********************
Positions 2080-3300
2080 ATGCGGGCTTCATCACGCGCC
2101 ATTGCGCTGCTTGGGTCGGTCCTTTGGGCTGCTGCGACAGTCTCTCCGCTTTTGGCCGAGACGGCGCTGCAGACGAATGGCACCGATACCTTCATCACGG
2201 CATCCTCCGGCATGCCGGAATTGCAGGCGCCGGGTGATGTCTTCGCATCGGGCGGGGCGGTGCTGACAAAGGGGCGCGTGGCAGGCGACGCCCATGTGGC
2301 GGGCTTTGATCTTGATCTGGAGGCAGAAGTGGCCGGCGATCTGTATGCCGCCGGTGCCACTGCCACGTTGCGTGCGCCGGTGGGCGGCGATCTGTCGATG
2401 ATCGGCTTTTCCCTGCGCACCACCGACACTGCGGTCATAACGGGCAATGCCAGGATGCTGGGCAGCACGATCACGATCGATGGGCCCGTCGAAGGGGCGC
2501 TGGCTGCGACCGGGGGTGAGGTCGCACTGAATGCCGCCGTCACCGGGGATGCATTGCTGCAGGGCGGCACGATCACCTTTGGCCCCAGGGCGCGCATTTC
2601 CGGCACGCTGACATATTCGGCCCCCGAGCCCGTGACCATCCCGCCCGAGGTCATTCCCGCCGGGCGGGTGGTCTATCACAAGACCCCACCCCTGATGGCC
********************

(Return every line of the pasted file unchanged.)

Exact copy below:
Positions 2080-3300
2080 ATGCGGGCTTCATCACGCGCC
2101 ATTGCGCTGCTTGGGTCGGTCCTTTGGGCTGCTGCGACAGTCTCTCCGCTTTTGGCCGAGACGGCGCTGCAGACGAATGGCACCGATACCTTCATCACGG
2201 CATCCTCCGGCATGCCGGAATTGCAGGCGCCGGGTGATGTCTTCGCATCGGGCGGGGCGGTGCTGACAAAGGGGCGCGTGGCAGGCGACGCCCATGTGGC
2301 GGGCTTTGATCTTGATCTGGAGGCAGAAGTGGCCGGCGATCTGTATGCCGCCGGTGCCACTGCCACGTTGCGTGCGCCGGTGGGCGGCGATCTGTCGATG
2401 ATCGGCTTTTCCCTGCGCACCACCGACACTGCGGTCATAACGGGCAATGCCAGGATGCTGGGCAGCACGATCACGATCGATGGGCCCGTCGAAGGGGCGC
2501 TGGCTGCGACCGGGGGTGAGGTCGCACTGAATGCCGCCGTCACCGGGGATGCATTGCTGCAGGGCGGCACGATCACCTTTGGCCCCAGGGCGCGCATTTC
2601 CGGCACGCTGACATATTCGGCCCCCGAGCCCGTGACCATCCCGCCCGAGGTCATTCCCGCCGGGCGGGTGGTCTATCACAAGACCCCACCCCTGATGGCC